There are more gender beliefs than just assumptions, such as the idea that women express more positive emotions than men. It is believed that men and women not only use a different “repertoire” of non-verbal behaviour, some types of non-verbal behaviour are understood a priori as female or male.
The correlation of verbal and non-verbal components in the course of interaction may be of different nature. Video may be used as a complement to verbal part of a commercial or it may dominate over the latter. Advertising of one and the same product is given in the form of a certain plot in which a detailed description of the product is provided. The use of non-verbal components (even in the cases when the verbal part is missing) cannot be overestimated. So, it is the video constituent of the ad that influences consumer’s behaviour.
The tendency to minimize the text message and the impossibility of its interpretation without viewing the video indicates the high efficiency of the latter in the implementation of the attractive function of advertising and the impact on the potential buyer. These findings are supported by marketing research, showing an annual reduction in the volume and budget of print advertising in favor of television and Internet media which broadcast video clips.
Advertisers strive to bring home to their consumers the idea of explicit and implicit differences between male and female gender, which resulted in creating a specific type of language including both verbal and non-verbal components of communication. Thus, the scholars discussing the problems of advertising are fully aware of the fact that the non-verbal constituent of an advertisement is of great importance. Nevertheless, the phenomenon of people’s non-verbal behaviour in advertisements has been studied least of all.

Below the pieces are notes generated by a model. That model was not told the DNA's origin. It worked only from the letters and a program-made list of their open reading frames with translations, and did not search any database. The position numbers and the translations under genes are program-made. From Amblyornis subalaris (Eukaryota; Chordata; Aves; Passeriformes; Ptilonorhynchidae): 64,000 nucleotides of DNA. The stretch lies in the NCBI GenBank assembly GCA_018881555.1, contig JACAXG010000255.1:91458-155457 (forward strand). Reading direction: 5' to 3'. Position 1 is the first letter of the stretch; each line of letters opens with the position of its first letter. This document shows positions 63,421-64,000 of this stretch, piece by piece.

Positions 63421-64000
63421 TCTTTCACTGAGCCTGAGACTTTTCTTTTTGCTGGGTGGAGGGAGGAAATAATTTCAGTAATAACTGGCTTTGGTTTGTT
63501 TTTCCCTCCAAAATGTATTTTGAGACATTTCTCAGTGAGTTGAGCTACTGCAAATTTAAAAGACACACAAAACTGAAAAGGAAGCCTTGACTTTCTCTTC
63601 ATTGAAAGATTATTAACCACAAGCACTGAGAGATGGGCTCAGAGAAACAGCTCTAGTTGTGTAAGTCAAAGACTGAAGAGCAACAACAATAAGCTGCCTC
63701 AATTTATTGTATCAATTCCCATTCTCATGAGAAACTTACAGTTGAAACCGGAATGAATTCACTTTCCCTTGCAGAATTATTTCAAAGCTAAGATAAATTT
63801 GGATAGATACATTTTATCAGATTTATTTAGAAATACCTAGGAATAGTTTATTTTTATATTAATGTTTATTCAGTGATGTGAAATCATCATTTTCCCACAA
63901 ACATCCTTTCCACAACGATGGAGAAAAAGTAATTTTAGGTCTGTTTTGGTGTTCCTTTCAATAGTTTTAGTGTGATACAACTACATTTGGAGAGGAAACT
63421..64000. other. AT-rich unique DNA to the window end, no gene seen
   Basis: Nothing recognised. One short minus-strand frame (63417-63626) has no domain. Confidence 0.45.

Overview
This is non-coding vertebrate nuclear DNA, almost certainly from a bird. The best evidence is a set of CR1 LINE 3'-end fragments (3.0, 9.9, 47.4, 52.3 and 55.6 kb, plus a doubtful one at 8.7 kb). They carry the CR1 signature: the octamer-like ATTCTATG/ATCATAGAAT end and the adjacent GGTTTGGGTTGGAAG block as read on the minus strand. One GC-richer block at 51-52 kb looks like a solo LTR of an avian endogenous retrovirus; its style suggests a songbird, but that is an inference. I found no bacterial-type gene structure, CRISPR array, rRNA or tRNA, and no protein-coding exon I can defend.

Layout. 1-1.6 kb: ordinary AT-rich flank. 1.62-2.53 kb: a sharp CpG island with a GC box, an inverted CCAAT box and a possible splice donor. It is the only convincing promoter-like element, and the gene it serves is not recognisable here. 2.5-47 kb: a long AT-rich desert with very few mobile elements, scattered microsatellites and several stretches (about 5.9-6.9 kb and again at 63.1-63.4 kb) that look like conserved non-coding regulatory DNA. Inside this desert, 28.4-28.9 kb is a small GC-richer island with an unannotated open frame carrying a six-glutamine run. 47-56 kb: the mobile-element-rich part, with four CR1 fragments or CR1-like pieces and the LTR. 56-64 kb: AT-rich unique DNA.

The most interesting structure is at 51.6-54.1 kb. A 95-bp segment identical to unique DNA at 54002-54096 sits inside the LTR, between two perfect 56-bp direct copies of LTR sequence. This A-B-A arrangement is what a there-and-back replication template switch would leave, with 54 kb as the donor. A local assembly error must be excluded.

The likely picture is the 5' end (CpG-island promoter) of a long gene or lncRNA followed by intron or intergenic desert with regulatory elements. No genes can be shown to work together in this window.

A significant amount of empirical work was examined by scientists on how and to what extent female non-verbal behaviour differs from male. However, many studies have been focused on the description of gender differences or have been explanatory of some of the facts available.
As we know, the presence of even small deviations in the environment can increase or minimize the expression of non-verbal differences in the behaviour of men and women, so that gender differences in using particular body language (for example, a smile) will be more visible in certain contexts and less or even absent in others.
The key point is that certain aspects of a communicative situation (for example, the presence of third parties) can make gender norms and expectations more prominent and, thus trigger more gender-normative behaviour. This is very revealing when using a smile (Lischetzke et al., 2020). According to studies, women are more prone to this sort of communication than men, but the difference is even greater when the participants feel like they are being watched (Heintz et al., 2017).